Google paying $700M to settle antitrust allegations with states

Google has agreed to pay $700 million to settle a complaint filed by state attorneys general alleging antitrust violations related to the company's Android app store.

The agreement was originally signed between the parties in September, but the agreement was filed late on a Monday night in 2019. san francisco federal court.

The settlement includes all 50 states and will cost US consumers 630 million in payments made using Google's Play Store payments system, which state attorneys general say inflated the prices of in-app purchases. million dollars will be allocated.

The states accused the company of raising prices for customers and restricting “transactions in the Android app distribution market.” According to the Associated Press, Google collects a 15% to 30% fee on in-app purchases, but states argued that the prices are higher than they would be if there was an open market for payment processing.

“The complaint also alleges state law antitrust and consumer protection claims. Specifically, the U.S. side alleges that Google unfairly restrained trade through anticompetitive conduct and prohibited the distribution and payment of Android apps. “It claims to have a monopoly on processing services,” the settlement agreement states.

Most of the mobile phones used around the world run on Android software and use the Google Play Store for purchases. Consumers who are eligible to receive a portion of the payment will be automatically paid.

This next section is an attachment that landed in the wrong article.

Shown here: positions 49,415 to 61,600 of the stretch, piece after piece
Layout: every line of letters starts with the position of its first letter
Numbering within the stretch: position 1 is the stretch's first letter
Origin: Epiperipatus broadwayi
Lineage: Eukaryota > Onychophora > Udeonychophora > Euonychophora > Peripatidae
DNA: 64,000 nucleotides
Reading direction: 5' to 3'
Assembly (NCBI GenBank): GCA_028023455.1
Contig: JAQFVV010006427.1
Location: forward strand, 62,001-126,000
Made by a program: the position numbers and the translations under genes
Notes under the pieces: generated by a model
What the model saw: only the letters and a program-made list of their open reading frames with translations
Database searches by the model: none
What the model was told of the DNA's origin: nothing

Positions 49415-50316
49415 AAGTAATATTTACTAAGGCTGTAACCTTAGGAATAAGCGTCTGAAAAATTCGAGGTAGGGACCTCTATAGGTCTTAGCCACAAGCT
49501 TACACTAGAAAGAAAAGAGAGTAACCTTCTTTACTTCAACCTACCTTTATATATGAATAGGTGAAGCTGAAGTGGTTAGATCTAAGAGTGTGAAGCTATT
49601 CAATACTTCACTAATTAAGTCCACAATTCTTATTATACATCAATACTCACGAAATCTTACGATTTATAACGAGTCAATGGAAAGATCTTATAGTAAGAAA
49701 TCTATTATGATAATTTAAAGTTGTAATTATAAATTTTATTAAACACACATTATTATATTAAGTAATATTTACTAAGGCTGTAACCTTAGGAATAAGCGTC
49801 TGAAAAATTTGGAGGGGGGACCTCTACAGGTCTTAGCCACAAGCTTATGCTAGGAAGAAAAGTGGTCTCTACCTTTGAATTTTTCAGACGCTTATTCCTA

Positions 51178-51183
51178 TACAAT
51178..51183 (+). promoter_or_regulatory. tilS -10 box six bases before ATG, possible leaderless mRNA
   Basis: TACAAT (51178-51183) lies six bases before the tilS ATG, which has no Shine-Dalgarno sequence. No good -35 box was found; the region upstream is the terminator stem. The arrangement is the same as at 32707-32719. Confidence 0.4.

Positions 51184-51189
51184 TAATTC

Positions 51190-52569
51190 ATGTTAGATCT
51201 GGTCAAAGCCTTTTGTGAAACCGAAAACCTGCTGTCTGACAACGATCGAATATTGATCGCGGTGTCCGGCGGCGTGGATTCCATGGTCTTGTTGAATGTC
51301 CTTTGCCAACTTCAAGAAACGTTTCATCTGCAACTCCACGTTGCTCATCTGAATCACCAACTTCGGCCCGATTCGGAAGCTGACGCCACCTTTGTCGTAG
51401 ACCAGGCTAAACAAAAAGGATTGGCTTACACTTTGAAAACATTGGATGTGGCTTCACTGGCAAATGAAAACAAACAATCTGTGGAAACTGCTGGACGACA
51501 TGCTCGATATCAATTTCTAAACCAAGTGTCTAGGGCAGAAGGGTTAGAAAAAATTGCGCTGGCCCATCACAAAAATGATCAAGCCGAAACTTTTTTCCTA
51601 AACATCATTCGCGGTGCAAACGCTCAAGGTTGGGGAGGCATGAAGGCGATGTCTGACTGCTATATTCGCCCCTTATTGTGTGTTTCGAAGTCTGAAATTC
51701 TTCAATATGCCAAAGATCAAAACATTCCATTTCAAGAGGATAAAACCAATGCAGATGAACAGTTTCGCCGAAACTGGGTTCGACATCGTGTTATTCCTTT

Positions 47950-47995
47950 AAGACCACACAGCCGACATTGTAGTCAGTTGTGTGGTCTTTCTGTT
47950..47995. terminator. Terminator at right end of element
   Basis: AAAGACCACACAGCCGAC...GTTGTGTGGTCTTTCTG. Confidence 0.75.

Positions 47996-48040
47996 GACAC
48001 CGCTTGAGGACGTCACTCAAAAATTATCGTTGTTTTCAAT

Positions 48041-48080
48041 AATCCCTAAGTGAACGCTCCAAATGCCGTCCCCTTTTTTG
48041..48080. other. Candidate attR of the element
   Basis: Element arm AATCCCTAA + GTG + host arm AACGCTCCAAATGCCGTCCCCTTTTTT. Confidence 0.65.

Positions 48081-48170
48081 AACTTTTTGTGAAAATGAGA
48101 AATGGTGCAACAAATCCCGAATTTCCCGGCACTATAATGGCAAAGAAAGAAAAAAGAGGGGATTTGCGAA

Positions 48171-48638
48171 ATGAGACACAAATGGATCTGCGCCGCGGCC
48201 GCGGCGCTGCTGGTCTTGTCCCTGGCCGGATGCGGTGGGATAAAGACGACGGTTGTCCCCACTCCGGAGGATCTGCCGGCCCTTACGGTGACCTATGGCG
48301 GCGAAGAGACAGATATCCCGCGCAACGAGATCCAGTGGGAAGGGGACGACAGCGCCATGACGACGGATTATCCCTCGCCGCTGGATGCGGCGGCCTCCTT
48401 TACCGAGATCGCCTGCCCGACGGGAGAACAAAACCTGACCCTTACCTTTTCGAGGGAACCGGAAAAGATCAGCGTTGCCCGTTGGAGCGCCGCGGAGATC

Eligible people will receive at least $2, with additional payments possible based on spending on Google Play from August 16, 2016 to September 30, 2023.

Google must pay states $70 million in fines and other costs, according to court documents. The settlement still needs a judge's approval.

Wilson White, Google's vice president of government affairs and public policy, said in a blog post that the settlement “builds on the choice and flexibility of Android, maintains strong security protections, and allows Google to compete with other OS makers.” It maintains the ability of

White said that as a result of the settlement, Google will allow app and game developers to implement alternative billing systems alongside Google Play's existing billing system.

“From allowing multiple app stores and app distribution methods, to piloting new ways for users to pay for in-app purchases, Android and Google Play are completely different from other platforms we compete with. “It provides options and opportunities for innovation that are not available before,” he writes. In the post.

“We are pleased to reach an agreement that builds on that foundation and advances the evolution of Android and Google Play for the benefit of millions of developers and billions of people around the world. We look forward to making these improvements that will help,” White added.

This comes just a week after a federal jury in California sided with Fortnite maker Epic Games in an antitrust lawsuit against Google's app store. In a statement regarding the recent settlement with the state, Epic Games said the agreement: not deal with it The root of the problem.

“In Epic v. Google, the jury unanimously found that Google violated antitrust laws in its dealings with developers, potential competitors, and OEMs,” the company said, referring to OEMs. I wrote it. “The U.S. settlement does not address the core of Google's illegal and anticompetitive conduct,” the company wrote.

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